Why Success Can Be So Painful

December 29, 2015 | By | Add a Comment

You no longer have to worry about putting a roof over your family’s heads, putting good food on the table or having access to proper health and dental care. All of the “basic survival” needs have been taken care of for you and your family. Beyond that, you may have some extra money in the bank and some creature comforts. You have become “Successful!”

So, why does it seem as if life is more complex than when you were scrounging for beer money?

It’s fairly common for celebrities to complain about how drastically fame and fortune have altered their lives, usually for the worse. Of course, they get little sympathy from the “common folk” when they complain that their lives have been ruined by their celebrity status. The problems that very successful people develop are considered by some as “good problems to have”; yet they are very real and can lead to increased stress and reduced happiness.

What does success mean to you?

In an article at Forbes.com, titled Why Success Makes Your Life More Complex, Not Less (And Why Understanding This Is Crucial To Your Own Success), author Michael Ellsberg explores not just the consequences of becoming successful, but also why and how anyone who seeks success needs to understand the ramifications of achieving the goal of being successful.

While becoming successful will by definition mean that you have an array of resources at your disposal, it will also entail increased responsibilities and growing demands on those resources. Whether you feel personally compelled to “do good”, or others begin to target you for philanthropy, fame and wealth can turn you into a “social object”, placing you at the mercy of strangers and familiars alike.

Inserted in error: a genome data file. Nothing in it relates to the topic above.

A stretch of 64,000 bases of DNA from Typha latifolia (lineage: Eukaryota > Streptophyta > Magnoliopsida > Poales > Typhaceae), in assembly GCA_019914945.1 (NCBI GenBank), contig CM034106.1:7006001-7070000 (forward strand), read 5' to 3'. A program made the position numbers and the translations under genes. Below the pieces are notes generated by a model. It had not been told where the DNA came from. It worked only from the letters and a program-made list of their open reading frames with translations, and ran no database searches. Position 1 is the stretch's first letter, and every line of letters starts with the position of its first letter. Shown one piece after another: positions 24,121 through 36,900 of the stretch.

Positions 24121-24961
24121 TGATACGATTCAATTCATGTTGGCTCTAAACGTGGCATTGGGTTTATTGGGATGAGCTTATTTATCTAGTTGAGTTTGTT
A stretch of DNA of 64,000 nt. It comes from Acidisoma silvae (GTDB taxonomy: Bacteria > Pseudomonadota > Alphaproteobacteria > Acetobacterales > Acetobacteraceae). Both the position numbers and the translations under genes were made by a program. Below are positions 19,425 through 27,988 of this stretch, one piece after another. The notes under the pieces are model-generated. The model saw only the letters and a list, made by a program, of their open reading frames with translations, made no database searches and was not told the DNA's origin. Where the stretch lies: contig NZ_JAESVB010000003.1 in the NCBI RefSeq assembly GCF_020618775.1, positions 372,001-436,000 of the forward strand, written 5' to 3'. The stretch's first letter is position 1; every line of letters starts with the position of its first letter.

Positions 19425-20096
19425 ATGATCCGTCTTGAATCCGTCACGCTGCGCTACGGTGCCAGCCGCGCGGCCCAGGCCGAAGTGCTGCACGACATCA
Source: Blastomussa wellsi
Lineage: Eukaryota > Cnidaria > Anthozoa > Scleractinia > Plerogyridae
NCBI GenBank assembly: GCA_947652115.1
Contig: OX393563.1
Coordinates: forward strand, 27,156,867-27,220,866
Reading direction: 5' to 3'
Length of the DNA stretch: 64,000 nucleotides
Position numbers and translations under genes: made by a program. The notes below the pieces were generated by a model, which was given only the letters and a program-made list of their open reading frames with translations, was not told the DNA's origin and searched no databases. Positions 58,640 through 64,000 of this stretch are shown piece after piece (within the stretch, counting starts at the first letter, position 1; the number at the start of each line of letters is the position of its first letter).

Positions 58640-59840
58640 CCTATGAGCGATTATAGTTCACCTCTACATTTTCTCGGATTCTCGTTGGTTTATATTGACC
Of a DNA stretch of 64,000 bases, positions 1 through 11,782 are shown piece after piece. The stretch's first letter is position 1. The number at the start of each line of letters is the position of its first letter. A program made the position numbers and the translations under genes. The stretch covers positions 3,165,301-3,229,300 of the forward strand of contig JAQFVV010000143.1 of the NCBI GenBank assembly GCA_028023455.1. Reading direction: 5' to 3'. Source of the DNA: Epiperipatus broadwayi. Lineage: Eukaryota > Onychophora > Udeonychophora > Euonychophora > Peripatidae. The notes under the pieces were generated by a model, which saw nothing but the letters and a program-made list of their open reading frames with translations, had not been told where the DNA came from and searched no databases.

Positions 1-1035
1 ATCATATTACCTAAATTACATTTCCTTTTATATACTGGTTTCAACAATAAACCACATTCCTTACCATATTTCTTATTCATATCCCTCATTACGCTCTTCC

Your personal life may also become an object of scrutiny, with an extremely one-sided focus on judging you and your behavior. You may develop “fans”, but you will almost certainly develop detractors, as those who envy your success seek to bring you down to their level.

To make matters worse, you are also likely to pick up a variety of hangers-on, a “posse” if you will, of those who wish to bask in your success, and/or siphon some of your wealth. As Ellsberg explains, “I have never met a famous or wealthy person who does not struggle with this, often on a daily basis: ‘Who are my true friends?’”

Meanwhile, your spouse and kids look at you and wonder why you have changed, and get sad and scared by the person the world has turned you into. It gets even worse when your friends and family see how success has changed you and you don’t.

While being successful will not make your life “easy”, it can empower you – to make a difference in the world and the lives of others – by using the tools of your success: wealth, fame, and power in service to others and to the world. Therein lie the joy and freedom that comes from living life focused on a bigger, higher purpose and more meaningful goals. Ironically, that freedom was there all along; all any of us have to do is stay focused on a purpose and service beyond ourselves. The complexity and success was never needed in the first place.

What are you focusing on; success, or freedom and joy?

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About the Author (Author Profile)

Executive coach, top team facilitator, author and speaker. I work with individual leaders and their teams to help navigate personal and professional transitions and to increase leadership capacity and improve communication and relationship skills. I founded my coaching firm in 2001 following 12 years asa CEO. Check out more on me and my coaching process in my book "The Business of Wanting More: Why Some Executives Move from Success to Fulfillment and Others Don't"

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